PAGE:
Taxing the carbon from low carbon research

This does sound pretty weird:

World-class research into future sources of green energy is under threat in Britain from an environmental tax designed to boost energy efficiency and drive down carbon emissions, scientists claim.

Some facilities must find hundreds of thousands of pounds to settle green tax bills, putting jobs and research at risk.

However, assuming that you think carbon taxation is sensible in the first place, it does make sense.

Across the UK, laboratories will be required to pay around £1m in annual CRC bills to the DECC. Almost all of that will be met by diverting grants from other areas of government, such as the Department for Business, Innovation and Skills.

And that\’s the reason why.

We could, obviously, simply release the government research facilities from the requirement to pay such taxes. But that would be a bad idea for two reasons:

1) It would be a subsidy. And we want subsidies to be out in the open. We want to be able to add up what whatever rule or regulation, tax or charge, actually costs us. So we don\’t want any hidden subsidies at all. This applies to everything: council house rents should be full market rents, even if that means everyone gets housing benefit. We can then look at the benefit bill and see how much housing the poor costs us. Trains and farmers should pay full whack on fuel duty, even if that means we then have to send them a cheque to compensate. We want to be able to see, exactly, what their subsidy is.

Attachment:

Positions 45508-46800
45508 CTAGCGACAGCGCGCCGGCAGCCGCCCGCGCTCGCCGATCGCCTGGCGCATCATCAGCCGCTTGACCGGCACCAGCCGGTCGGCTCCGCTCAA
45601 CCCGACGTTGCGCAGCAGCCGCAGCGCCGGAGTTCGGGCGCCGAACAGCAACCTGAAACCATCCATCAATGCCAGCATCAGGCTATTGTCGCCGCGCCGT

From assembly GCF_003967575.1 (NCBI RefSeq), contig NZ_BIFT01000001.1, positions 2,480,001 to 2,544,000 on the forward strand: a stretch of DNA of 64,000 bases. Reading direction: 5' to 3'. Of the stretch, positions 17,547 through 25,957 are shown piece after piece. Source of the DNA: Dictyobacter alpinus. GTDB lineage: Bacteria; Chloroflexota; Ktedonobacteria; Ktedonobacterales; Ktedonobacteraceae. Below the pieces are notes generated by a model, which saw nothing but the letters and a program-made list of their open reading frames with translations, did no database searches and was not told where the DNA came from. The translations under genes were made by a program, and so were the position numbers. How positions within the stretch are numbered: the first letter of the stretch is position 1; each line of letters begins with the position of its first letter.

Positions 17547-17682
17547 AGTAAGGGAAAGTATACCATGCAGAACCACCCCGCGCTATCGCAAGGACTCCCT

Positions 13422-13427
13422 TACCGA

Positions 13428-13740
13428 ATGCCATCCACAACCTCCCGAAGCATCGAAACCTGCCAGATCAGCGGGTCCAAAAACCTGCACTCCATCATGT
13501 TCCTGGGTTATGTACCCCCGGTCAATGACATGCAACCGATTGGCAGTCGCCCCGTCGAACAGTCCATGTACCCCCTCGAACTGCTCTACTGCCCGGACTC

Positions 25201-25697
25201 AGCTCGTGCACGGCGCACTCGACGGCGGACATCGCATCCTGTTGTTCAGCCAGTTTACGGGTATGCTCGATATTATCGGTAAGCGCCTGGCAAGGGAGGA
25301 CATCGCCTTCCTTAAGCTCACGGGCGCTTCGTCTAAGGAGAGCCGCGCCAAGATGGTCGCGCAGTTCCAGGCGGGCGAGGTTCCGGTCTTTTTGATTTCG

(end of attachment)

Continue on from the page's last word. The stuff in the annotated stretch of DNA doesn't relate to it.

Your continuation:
2) We absolutely do not want things run by politicians and bureaucrats to be free of the rules politicians and bureuacrats impose upon the rest of us. It\’s our only hope of reducing the complexities, that they have to struggle with their impositions as we do. Note the screams from MPs as their expenses are doled out in the same manner the dole is doled out. Quite bloody right too.

So, yes, weird as it may seem, research into low carbon energy should be paying tax on the carbon emissions of such research.


2 thoughts on “Taxing the carbon from low carbon research”

  1. Isn’t this an incentive for them to actually come up with something and get their green energy up and running quicker?

    Eating your own dog food as it were?

    After all, if they’re producing their own electricity cheaper than they’d get charged from the nasty carbon producing electricity companies, then they wouldn’t have to pay all this ghastly carbon tax.

    Oh, wait….

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